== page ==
SB Voices: Appreciating the industry
SB’s Owen Bellwood recently travelled to Mexico for the final of Altos Tequila’s Tahona Society Collective Spirit competition. What he saw made him think, do enough people appreciate their bartenders?
At some point in their career, every bartender will be asked if they’re going to get a “proper” job. While many are able to shrug off this rude question, I think it’s time the on-trade turned to these people and showed them what makes the industry so great – and infinitely more rewarding than many “real jobs”.
Which brings me onto my time in Mexico, where I met some of the most inspirational bartenders working in the industry today.
I traveled to the home of Altos Tequila for the final of its Tahona Society Collective Spirit, which was originally launched as an advocacy scheme and Margarita competition. Today, the competition is a chance for bartenders to create a new sustainable initiative, project or event that could improve the on-trade and their community.
Over the course of four days in Guadalajara, Mexico, 15 teams of bartenders were given mentoring sessions on pitching, finance and creating business plans – have many people in regular nine-to-fives ever had to go through this?
They then had to pitch their businesses to a fierce panel of experts, made up of Altos Tequila co-founder Dré Masso; Pernod Ricard House of Tequila vice president Christophe Prat; Shark Tank Mexico executive producer Kirén Miret; and co-founder of design studio Agenda 28 Valerie Kramis. I don’t know about you, but I wouldn’t be too confident pitching to that crowd.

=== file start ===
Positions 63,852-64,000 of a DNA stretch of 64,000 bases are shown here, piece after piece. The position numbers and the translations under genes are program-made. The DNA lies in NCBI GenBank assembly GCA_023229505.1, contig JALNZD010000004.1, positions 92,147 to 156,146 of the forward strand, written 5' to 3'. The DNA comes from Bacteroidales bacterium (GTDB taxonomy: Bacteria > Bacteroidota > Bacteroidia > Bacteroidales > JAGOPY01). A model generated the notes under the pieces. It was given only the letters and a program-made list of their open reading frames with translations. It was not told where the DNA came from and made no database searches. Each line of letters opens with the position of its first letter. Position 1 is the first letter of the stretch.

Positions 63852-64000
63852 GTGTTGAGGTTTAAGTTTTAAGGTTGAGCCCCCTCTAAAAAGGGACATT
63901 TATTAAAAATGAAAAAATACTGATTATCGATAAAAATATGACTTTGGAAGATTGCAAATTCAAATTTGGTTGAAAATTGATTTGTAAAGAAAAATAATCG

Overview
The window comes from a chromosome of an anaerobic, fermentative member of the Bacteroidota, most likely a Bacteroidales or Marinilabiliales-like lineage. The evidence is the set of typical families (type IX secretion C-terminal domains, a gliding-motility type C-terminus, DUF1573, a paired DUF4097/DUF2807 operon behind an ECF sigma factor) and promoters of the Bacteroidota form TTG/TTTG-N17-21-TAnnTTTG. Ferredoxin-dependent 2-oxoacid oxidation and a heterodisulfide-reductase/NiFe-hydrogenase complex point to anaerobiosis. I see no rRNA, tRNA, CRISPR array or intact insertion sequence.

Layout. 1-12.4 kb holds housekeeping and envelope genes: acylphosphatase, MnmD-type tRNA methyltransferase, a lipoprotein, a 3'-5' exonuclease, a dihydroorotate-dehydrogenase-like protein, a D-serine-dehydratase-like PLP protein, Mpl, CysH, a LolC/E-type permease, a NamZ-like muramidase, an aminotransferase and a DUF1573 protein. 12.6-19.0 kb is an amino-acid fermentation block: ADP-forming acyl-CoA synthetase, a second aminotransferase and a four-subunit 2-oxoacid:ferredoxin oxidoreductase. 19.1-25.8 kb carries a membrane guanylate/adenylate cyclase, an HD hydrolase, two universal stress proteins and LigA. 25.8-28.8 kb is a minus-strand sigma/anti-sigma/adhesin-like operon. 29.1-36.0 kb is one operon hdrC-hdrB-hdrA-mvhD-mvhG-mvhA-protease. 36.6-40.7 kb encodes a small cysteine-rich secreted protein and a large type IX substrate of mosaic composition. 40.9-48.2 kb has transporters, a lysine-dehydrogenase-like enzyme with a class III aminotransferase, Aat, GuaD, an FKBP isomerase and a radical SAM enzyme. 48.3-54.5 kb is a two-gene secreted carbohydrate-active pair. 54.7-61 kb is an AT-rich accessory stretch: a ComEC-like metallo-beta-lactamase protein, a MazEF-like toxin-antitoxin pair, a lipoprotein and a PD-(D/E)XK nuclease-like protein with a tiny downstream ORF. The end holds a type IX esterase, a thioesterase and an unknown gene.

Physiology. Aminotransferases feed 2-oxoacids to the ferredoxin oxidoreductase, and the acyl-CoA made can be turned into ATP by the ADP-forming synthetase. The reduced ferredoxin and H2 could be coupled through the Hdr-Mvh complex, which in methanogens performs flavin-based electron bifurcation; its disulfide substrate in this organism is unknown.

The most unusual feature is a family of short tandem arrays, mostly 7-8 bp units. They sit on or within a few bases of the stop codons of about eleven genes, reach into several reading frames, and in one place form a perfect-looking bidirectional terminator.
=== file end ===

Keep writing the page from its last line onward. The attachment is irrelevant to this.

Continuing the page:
All this is an impressive achievement before you even consider the businesses these bartenders were concocting. Loga Raj, from Singapore, was there to pitch Life After Bars, a charity that aimed to help ex-convicts find work in the hospitality industry. The UK’s entrant, William Campbell-Rowntree, had created Wstd Soul, a business that would collect waste plastic from London’s bars and repurpose it into useful items for the on-trade. There were also schemes to end homelessness, businesses that would use food waste to create cocktail ingredients and a company that aims to reduce water waste in cocktail bars.
Then, there were the winners. Alex Black and Makenzie Chilton triumphed with their business, Mind The Bar – a mental health resource, information and support system for the hospitality industry, which focuses on the major issues of depression, anxiety, addiction and workplace harassment.
Black gave a heartfelt pitch that showed how essential support like this is to the on-trade, before the pair walked away with US$50,000 – which they say will help them to make a real difference in Vancouver and the rest of Canada.
I understand that a lot of other people have taken steps to do their bit to save the planet and its people. But I think there are few people who would expect this kind of action from their local bartender.
It’s about time that the world’s drinkers began to realise the talent of the people serving them, and competitions like this could be the first step to achieving this.